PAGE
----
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John B. Watson

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Tira Strickland

on 12 November 2017

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Transcript of John B. Watson

John Broadus Watson(January 9, 1878 – September 25, 1958) was an American psychologist who established the psychological school of behaviorism.
John B. Watson

Early Life
Watson didn’t have the clean scholarly attributes that you would expect of someone who would becomes a widely renown psychologist. He was a very troubled youth getting arrested twice during high school for fighting and other disorderly behavior while performing poorly academically.
Early Life cont.
Despite having poor academic performance he managed to get accepted into Furman University in 1894 due to assistance by his mother through her professional connections, at the age of 16 years old,graduating from Furman University with a master’s degree, only at the age of 21 years old.
Academic Career
He later entered University of Chicago where he would meet his wife Mary Ickes. University of Chicago where he would first study philosophy under John Dewey before seeking a different academic path within psychology discovering and developing his behaviorist views which would be one of his biggest contributions to Psychology.In 1903, he graduated from University of Chicago with a Ph.D.
Academics cont.
In 1908, due to his reputation as top researcher in animal behavior he would then be offered a position at John Hopkins University becoming a professor of psychology.This is where he developed most of his behaviorist studies and experiments.
The impact of behaviorism by Watson began with his groundbreaking article he published in 1913 referred to as “The Behaviorist Manifesto”, “Psychology as The Behaviorist Views it”. This article was a philosophy of his behaviorist view of psychology in which he saw behaviorism as the scientific study of human behavior. Watson’s view combated against Sigmund Freud’s theories as “behaviorism rejected the concept of the unconscious and the internal mental state of a person because it was not observable and was subject to the psychologist's subjective interpretation”.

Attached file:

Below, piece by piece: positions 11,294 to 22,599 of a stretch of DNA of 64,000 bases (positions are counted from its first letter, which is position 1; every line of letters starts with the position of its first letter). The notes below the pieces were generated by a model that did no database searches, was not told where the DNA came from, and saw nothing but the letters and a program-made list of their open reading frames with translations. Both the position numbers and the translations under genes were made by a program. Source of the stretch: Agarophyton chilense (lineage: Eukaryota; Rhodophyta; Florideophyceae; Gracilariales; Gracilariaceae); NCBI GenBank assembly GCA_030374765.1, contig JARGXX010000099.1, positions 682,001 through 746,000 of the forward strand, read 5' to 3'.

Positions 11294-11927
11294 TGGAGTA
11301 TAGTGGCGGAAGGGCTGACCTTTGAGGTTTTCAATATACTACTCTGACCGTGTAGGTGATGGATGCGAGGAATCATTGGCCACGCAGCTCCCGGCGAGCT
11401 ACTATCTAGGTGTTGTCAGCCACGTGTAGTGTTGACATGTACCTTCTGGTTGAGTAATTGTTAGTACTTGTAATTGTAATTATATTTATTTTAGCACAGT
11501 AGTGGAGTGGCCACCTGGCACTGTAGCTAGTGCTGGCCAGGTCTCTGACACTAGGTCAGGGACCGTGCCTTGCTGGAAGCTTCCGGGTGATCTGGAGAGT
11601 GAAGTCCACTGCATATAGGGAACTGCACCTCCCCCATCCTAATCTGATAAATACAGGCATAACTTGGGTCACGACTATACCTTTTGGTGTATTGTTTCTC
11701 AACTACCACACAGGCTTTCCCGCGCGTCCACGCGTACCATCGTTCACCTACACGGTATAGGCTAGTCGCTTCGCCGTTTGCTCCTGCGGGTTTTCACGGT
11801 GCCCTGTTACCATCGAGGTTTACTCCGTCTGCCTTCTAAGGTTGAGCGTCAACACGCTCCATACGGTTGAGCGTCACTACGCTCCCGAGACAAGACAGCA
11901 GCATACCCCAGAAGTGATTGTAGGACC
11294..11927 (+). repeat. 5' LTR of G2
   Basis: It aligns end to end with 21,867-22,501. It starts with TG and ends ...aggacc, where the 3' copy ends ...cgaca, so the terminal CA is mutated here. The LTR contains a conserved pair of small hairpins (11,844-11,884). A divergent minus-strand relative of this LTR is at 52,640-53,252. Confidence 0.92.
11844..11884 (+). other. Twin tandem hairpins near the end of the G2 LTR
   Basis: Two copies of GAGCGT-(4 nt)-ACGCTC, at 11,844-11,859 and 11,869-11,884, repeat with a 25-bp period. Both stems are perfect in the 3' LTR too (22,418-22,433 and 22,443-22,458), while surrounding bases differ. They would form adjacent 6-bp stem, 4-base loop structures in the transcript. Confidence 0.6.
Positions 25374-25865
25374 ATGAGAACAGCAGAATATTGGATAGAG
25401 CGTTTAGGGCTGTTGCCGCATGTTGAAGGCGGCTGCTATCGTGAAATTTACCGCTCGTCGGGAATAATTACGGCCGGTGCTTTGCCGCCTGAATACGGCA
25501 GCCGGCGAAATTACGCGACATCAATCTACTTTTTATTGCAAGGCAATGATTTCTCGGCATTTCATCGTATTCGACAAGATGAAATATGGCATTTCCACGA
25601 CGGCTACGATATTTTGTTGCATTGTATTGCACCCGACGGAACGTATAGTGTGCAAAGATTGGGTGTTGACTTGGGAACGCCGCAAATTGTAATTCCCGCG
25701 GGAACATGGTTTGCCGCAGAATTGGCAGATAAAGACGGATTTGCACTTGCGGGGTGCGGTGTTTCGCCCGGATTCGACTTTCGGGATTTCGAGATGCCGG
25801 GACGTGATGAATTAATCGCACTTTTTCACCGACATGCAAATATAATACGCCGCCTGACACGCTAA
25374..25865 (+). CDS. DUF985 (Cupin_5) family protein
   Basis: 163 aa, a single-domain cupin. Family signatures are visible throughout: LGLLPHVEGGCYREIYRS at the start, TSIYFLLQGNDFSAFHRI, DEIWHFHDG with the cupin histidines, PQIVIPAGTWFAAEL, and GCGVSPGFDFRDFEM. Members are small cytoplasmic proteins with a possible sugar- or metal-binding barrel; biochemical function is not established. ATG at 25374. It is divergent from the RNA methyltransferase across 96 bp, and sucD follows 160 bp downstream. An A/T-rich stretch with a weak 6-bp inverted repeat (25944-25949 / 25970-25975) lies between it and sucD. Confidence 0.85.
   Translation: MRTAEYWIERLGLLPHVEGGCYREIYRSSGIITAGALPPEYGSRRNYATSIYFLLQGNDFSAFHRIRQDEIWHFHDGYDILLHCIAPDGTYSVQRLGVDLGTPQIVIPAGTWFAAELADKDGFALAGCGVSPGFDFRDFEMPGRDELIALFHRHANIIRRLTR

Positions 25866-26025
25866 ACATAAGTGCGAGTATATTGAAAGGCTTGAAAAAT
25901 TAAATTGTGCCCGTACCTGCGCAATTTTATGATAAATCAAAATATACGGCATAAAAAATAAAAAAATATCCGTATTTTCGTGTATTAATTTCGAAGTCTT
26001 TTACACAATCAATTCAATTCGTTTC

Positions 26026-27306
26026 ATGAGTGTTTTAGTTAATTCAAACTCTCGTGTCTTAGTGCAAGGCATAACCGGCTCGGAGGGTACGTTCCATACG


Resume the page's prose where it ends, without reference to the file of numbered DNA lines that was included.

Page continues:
One of Watson most famous behaviorist experiments was “Little Albert Experiment” in 1920. The “Little Albert Experiment” explored classical conditioning on a nine-month-old boy named Albert where he demonstrated that he could condition him to fear something that he otherwise didn’t fear before. It consisted of Watson presenting Albert with a white rat in which he had no fear of, then the next time he presented Little Albert with a right rat he would simultaneously sound a loud noise which would scare him and make him cry which resulted in Albert being scared of the white rat just at the sight of that from then onward.
John Broadus Watson ,was born January 9,1878 in Travelers Rest,near Greenville, South Carolina. He was born to his mother,Emma Watson and father Pickens Butler ,who were poor and owned a farm. Hiis father who was an alcoholic who would then leave the family later on during Watson’s childhood and his mother who was extremely religious disavowing drinking,smoking and other things,even naming Watson himself, after a minister in hopes that he would become one.
John Hopkins University is where Watson would begin an infamous affair with one of his top research assistants named Rosalie Rayner. The affair lead to a divorce between him and his wife Mary Ickes which would then call for Watson to be asked to leave his position at John Hopkins University in 1920 later to marry Rayner only a year later and he would remain with Rayner until her death at 36. The scandal of his affair proved so detrimental to his academic career that his reputation had been ruined eventually causing him to start a new career in a different field
Watson later on in life after his career in psychology would go on receive a gold medal for his contribution to the field of psychology by the American Psychological Association before his death in 1958,being had served as president of the American Psychological Association prior in 1915.
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